Farrar: There was no touching Kittel at Scheldeprijs

This time there was no frustration for Tyler Farrar, just acceptance. At Dwars door Vlaanderen a fortnight ago, the Garmin-Sharp man was left to rue Niki Terpstra’s late escape when he led the chasing the peloton home, but at Scheldeprijs on Wednesday, there was simply nothing to be done against Marcel Kittel’s powerful sprint finish.

Farrar won Scheldeprijs in 2010 and is intimately familiar with the lightly curving finishing straight in Schoten. He was well aware, too, that Kittel was the man to follow in the finale, and he duly latched on to the German’s rear wheel as the sprint began. Yet once Kittel opened the throttle, he was seemingly in a race all of his own, and he beat Farrar by two bike lengths.

"It was incredible. Naturally as a sprinter, I would prefer to win, I always try to win, but it wasn’t exactly a photo finish today, so I think I have to be happy with second place," Farrar said admiringly after descending from the podium. "I mean, there was no touching him."

Kittel’s victory was his third straight success at Scheldeprijs, the so-called unofficial world championship of sprinters, and while neither Mark Cavendish nor André Greipel were on hand – due to illness and injury, respectively – it’s hard to quibble with his status as the current standard bearer.

"He’s been the top sprinter in the world for the last year, year and a half, without a question," Farrar said. "He’s certainly the man to beat but it’s like you always say, he’s still human. Everyone has good days and bad days. It’s not that he’s unbeatable, he’s just very hard to beat."

Indeed, while Kittel was the prohibitive favourite for victory, Farrar and the other fast men certainly did not line up in Antwerp entirely devoid of hope. Just last week, after all, Kittel had contrived to get boxed in at successive sprints at the Three Days of De Panne, and the technical finishing circuit in Schoten is not easily tamed by even the most cohesive of sprint trains.

On Wednesday, however, Giant-Shimano found an ally of circumstance in Omega Pharma-QuickStep, and between them, they brought high-speed order to a traditionally fraught finale.

"It was a drag race, basically, between those two teams, which we knew it would be, because they’re the top lead-out teams," said Farrar, who credited David Millar for placing him at the business end of the peloton in the closing kilometres.

"It’s kind of funny. It’s been such a crazy spring with crashes and this is the race with the worst reputation of all, but I think it was the safest race of everything. It was so fast that it was really strung out and it’s always safer that way."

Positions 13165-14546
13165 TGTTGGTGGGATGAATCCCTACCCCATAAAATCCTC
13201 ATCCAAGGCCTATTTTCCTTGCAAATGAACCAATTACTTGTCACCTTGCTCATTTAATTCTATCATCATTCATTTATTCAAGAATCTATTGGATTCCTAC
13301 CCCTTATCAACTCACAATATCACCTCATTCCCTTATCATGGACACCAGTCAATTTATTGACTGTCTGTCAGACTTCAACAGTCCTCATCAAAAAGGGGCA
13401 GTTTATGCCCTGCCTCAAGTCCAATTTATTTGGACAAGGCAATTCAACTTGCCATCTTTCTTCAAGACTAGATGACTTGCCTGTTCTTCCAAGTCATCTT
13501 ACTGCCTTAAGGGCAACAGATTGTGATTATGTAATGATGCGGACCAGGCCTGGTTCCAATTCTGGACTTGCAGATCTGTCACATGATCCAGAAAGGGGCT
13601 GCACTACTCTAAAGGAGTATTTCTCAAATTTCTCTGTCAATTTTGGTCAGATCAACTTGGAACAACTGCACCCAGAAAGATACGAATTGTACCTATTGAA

While Farrar was never able to get on terms with Kittel in the bunch sprint, he did fend off Danny van Poppel (Trek), Alessandro Petacchi (Omega Pharma-QuickStep) and Sam Bennett (NetApp-Endura) to take second place in a Belgian semi-classic for the second time this spring. A crash in the closing kilometres of Gent-Wevelgem denied him the chance to sprint for top honours there, but considering his travails this time twelve months ago, he acknowledged that his spring campaign has been a successful one.

"I’m happy with my spring. I made the spring classics one of my top objectives and all winter I was super focused," he said. "I approached my race calendar a little differently this year to years past and I think it’s really paid off. If you look across the last three weeks as a whole, I’ve met or exceeded my goals for the spring."

Thank you for reading 5 articles in the past 30 days*

Join now for unlimited access

Enjoy your first month for just £1 / $1 / €1

*Read any 5 articles for free in each 30-day period, this automatically resets

After your trial you will be billed £4.99 $7.99 €5.99 per month, cancel anytime. Or sign up for one year for just £49 $79 €59

Join now for unlimited access

Try your first month for just £1 / $1 / €1

Barry Ryan
Head of Features

Barry Ryan is Head of Features at Cyclingnews. He has covered professional cycling since 2010, reporting from the Tour de France, Giro d’Italia and events from Argentina to Japan. His writing has appeared in The Independent, Procycling and Cycling Plus. He is the author of The Ascent: Sean Kelly, Stephen Roche and the Rise of Irish Cycling’s Golden Generation (opens in new tab), published by Gill Books.